Here are some other things that I needed to add/change, that weren’t covered by the steps above. At this point I had 90% things covered, but there were still some things missing.


In the Step 3 above, we have set a GsonConverter:


The problem with this is that if you use some custom type conversion, you probably already have your own Gson instance setup, like I did. Well, you can easily pass it in the constructor:



This is a nice addition. Previously, with Retrofit 1.9, I would have to make all calls like this:


Now, when adding a CallAdapterFactory, instead of using a normal creation method, like in Step 3:


We can now pass a scheduler instance on which we want to execute the calls, using RxJavaCallAdapterFactory.createWithScheduler():


This way, I don’t have to put subscribeOn(Schedulers.io)) in every call anymore.


One of the biggest problems I had with the old Retrofit was that it was very hard to just call some URL and get the data — you had to do some tricks like creating the RestAdapter with an empty String reference and then changing that string when you have to execute the call, but also splitting the URL into base URL and resource URL. That RestAdapter also had to be separate from the main one.

Now, in your Api interface class, you can simply declare a call like this:

Observable<Object> executeFullUrlCall(@Url String url);

And when called through your Retrofit client, it will simply execute a GET of the url String that you have passed through!


Another big news is that error handling is now up to you. You cannot set a global ErrorHandler like before, but you need to do it on a call-by-call basis. If you want access to the HTTP response or maybe your backend gives you a specific error object, you can now simply wrap your regular Object returned by the call inside a Response wrapper.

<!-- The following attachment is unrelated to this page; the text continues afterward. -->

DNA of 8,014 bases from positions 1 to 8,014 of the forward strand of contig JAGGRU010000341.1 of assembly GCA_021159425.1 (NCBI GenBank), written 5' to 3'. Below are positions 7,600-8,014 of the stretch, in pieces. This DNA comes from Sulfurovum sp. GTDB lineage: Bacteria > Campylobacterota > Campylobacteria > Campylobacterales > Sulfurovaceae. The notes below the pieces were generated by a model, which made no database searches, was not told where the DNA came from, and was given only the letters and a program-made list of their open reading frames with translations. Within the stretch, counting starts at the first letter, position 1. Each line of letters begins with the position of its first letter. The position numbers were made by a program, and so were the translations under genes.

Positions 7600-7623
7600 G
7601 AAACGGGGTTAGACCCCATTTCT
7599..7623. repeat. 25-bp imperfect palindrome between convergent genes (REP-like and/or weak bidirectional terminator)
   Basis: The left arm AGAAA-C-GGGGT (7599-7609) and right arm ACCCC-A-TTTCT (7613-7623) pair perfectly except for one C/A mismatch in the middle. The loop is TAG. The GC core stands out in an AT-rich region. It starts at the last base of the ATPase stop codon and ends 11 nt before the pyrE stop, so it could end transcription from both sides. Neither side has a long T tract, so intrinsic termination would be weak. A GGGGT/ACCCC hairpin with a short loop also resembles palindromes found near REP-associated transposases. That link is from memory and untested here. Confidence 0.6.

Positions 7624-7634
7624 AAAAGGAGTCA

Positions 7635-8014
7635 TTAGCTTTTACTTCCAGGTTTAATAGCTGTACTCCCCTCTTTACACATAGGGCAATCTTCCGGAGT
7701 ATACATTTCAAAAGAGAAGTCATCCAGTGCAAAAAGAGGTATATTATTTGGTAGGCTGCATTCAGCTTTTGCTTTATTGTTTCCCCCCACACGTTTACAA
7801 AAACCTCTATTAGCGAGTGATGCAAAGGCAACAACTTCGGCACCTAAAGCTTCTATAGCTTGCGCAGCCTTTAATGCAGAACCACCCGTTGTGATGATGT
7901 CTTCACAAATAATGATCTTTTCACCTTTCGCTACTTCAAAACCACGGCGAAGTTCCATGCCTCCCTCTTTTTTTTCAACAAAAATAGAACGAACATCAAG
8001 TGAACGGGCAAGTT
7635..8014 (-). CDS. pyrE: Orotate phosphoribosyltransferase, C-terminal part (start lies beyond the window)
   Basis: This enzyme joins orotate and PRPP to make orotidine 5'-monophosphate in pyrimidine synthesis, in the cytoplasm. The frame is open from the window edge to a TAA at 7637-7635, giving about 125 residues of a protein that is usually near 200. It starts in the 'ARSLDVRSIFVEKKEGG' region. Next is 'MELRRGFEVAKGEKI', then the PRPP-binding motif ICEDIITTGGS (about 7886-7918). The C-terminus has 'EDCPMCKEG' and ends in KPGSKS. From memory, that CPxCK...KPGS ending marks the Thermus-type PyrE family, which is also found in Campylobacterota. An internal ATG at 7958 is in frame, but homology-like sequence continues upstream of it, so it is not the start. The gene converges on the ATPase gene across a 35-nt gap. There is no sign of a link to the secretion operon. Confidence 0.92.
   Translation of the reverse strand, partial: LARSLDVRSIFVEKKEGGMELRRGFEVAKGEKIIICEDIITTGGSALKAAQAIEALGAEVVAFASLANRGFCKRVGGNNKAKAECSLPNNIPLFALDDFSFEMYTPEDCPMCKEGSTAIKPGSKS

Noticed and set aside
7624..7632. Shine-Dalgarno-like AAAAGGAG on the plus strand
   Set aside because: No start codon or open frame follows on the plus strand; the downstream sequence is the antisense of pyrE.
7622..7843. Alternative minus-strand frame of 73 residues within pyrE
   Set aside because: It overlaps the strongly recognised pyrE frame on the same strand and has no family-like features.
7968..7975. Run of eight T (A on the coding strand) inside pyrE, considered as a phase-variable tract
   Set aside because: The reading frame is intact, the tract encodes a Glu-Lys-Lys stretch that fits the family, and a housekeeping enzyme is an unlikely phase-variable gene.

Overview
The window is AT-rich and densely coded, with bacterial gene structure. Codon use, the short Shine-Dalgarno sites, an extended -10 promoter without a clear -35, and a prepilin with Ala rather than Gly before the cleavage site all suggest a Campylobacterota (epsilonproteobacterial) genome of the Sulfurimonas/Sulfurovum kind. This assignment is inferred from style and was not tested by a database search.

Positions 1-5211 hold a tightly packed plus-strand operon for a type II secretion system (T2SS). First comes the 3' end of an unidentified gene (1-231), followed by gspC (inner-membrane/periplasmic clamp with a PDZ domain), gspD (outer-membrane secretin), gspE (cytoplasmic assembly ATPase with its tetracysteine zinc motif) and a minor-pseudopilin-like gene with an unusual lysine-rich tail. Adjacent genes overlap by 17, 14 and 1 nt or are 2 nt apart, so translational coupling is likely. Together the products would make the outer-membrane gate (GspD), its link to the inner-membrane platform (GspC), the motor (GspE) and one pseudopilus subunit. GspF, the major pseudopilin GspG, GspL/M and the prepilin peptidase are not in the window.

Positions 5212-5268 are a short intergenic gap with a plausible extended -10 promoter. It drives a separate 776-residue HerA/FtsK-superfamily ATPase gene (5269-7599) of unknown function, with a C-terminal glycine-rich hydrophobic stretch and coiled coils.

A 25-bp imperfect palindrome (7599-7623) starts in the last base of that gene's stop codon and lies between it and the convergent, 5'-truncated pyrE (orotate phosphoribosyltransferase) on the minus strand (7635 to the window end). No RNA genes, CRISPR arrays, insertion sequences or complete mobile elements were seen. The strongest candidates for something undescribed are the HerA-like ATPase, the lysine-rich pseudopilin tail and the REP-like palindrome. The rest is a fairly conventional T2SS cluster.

So, if you had a call that was returning Observable<String>, you can now change it into Observable<Response<String>>. Response object has a few useful methods:

  • isSuccessful() — distinguishes between 2xx and others (like old ErrorHandler did)
  • code() — gives you the HTTP response code
  • body() — gives you your normal response Object (e.g. String), already deserialized
  • headers() — HTTP response headers
  • errorBody() — this is a raw response body if the call was unsuccessful
  • message() — HTTP status message (or null)
  • raw() —raw response from the HTTP client

So if you need to distinguish between different 2xx codes or need access to objects returned on error, this gives you unprecendented access to those.


In my app I have also used Facebook Stetho (A debug bridge for Android applications), which I was adding to the OkHttpClients in my RestAdapters to be able to debug them. Since Retrofit 2.0 uses OkHttp 3.0, Stetho also needed to be updated.

First, replace these in your build.gradle file:

compile ‘com.facebook.stetho:stetho:1.2.0’
compile ‘com.facebook.stetho:stetho-okhttp:1.2.0’

with the new versions:

compile ‘com.facebook.stetho:stetho:1.3.1’
compile ‘com.facebook.stetho:stetho-okhttp3:1.3.1’

And in your OkHttpClient setup:

okClientBuilder.addNetworkInterceptor(new StethoInterceptor());

replace this import:

import com.facebook.stetho.okhttp.StethoInterceptor;

with the new import:

import com.facebook.stetho.okhttp3.StethoInterceptor;


Hope this was useful to you. Happy upgrade!